Rose madder

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Statue under normal lighting conditions

Description

A natural dark pink madder colorant. Rose madder became popular as an artist pigment after the madder plant was imported to Holland in the 16th century. The colorant was extracted from madder roots with an acid, then the precipitate, primarily pseudopurpurin, was redissolved in alum then reprecipitated with calcium carbonate (chalk) to produce a pink lake (Schweppe and Winter 1997).

Statue under ultraviolet light

Synonyms and Related Terms

Natural red 9; rosa de garança (Port.); rose de garance (Fr.);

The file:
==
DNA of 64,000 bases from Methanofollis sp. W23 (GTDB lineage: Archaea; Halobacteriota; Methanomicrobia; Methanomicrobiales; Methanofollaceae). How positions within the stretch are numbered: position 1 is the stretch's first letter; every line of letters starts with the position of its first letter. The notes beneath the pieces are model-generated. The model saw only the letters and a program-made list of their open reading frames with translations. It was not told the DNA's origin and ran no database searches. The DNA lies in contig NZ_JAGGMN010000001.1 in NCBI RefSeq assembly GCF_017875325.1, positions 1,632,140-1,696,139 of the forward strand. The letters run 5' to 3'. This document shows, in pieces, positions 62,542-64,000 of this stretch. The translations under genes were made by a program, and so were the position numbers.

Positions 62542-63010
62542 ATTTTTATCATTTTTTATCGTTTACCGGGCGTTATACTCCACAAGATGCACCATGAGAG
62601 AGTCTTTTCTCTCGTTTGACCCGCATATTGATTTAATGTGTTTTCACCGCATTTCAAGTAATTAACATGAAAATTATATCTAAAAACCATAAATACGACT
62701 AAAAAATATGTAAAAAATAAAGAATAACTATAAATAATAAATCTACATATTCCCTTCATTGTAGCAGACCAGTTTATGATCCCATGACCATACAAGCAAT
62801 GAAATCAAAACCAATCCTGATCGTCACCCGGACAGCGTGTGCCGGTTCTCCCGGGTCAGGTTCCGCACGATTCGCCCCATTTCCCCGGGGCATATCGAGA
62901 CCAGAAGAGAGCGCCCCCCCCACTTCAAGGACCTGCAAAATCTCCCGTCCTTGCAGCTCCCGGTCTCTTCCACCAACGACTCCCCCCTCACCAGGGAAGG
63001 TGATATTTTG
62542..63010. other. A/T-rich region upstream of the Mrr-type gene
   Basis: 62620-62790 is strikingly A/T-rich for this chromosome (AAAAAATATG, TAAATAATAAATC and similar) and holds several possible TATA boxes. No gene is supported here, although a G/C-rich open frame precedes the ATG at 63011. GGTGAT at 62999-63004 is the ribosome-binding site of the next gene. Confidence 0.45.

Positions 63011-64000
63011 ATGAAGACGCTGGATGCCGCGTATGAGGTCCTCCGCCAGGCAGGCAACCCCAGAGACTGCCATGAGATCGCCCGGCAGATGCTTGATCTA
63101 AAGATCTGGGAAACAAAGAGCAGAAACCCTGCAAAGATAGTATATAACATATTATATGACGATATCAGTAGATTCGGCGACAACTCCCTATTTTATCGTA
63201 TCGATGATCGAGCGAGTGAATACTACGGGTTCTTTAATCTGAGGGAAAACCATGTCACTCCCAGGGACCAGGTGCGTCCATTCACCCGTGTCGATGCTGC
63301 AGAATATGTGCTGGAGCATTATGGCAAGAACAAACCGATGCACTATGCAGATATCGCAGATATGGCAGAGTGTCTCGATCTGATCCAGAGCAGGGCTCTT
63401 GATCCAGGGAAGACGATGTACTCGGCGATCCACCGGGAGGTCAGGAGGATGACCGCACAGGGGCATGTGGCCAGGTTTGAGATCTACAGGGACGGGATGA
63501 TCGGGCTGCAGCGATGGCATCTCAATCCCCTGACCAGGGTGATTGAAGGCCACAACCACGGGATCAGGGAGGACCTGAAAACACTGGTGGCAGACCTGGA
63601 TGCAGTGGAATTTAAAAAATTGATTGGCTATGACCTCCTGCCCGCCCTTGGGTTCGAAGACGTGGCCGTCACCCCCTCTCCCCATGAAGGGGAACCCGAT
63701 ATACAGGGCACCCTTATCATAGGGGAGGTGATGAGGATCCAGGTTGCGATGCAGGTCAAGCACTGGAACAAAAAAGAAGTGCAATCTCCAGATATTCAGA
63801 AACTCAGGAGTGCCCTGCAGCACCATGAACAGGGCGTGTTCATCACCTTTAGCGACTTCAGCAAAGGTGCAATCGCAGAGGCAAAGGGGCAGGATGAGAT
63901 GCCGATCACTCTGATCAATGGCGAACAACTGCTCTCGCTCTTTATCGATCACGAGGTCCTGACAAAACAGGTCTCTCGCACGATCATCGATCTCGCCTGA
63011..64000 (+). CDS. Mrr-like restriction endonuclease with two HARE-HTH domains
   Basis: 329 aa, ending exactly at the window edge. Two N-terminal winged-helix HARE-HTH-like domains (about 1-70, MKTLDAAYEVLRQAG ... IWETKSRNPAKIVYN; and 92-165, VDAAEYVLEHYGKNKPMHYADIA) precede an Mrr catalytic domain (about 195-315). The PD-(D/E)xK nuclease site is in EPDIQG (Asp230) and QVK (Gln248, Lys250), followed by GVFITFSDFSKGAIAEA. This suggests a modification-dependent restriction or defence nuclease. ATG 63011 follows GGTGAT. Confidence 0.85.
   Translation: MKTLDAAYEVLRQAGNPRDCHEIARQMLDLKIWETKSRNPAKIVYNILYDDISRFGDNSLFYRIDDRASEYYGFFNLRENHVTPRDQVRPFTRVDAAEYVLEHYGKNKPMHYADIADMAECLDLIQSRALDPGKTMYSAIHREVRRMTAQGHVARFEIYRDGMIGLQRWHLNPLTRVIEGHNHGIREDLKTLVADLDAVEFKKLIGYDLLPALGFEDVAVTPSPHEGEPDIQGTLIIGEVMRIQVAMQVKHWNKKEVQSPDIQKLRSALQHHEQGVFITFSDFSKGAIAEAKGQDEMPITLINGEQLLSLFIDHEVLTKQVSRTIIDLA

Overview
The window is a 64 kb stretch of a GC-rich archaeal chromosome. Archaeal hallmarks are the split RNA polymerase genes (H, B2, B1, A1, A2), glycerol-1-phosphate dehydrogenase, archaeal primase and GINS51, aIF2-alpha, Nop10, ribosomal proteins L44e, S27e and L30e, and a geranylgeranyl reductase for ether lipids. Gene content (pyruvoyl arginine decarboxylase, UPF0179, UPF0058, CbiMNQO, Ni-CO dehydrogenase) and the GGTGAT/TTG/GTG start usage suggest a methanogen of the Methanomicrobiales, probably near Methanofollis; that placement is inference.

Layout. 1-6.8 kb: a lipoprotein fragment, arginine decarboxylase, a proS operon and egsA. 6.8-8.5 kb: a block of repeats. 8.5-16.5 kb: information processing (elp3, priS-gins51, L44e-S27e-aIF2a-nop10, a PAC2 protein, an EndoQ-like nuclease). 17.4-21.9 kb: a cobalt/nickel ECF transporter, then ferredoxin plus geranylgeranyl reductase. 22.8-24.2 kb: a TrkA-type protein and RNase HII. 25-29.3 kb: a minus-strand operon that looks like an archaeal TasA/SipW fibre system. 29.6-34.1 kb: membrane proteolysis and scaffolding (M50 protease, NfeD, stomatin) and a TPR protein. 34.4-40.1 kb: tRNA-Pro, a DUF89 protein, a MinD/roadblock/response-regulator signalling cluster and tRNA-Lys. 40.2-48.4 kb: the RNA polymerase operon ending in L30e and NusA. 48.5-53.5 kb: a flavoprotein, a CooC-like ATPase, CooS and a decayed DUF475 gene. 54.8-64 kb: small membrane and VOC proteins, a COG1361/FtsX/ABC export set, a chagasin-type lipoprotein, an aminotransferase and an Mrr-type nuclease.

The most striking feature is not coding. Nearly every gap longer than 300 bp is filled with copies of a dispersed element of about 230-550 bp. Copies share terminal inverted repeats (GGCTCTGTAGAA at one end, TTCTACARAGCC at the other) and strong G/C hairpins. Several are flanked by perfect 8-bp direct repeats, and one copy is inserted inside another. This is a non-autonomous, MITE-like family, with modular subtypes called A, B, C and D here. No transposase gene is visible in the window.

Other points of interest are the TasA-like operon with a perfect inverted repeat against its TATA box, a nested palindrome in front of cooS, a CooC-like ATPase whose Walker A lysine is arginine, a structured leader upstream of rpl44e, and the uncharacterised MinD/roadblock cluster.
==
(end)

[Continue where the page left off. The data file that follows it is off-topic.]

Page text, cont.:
FTIR (MFA)

Rose Madder 103.TIF


Other Properties

ASTM (1999) lightfastness = IV (poor)

Additional Information

H.Schweppe, J.Winter, "Madder and Alizarin", Artists Pigments, Volume 3, E. West FitzHugh (ed.), Oxford University Press: Oxford, 1997.

Additional Images


Sources Checked for Data in Record

  • Ralph Mayer, A Dictionary of Art Terms and Techniques, Harper and Row Publishers, New York, 1969 (also 1945 printing)
  • Artists' Pigments: A Handbook of their History and Characteristics, Elisabeth West FitzHugh, Oxford University Press, Oxford, Vol. 3, 1997 Comment: H.Schweppe, J.Winter, "Madder and Alizarin",
  • Website address 1 Comment: www.handprint.com - ASTM lightfastness = IV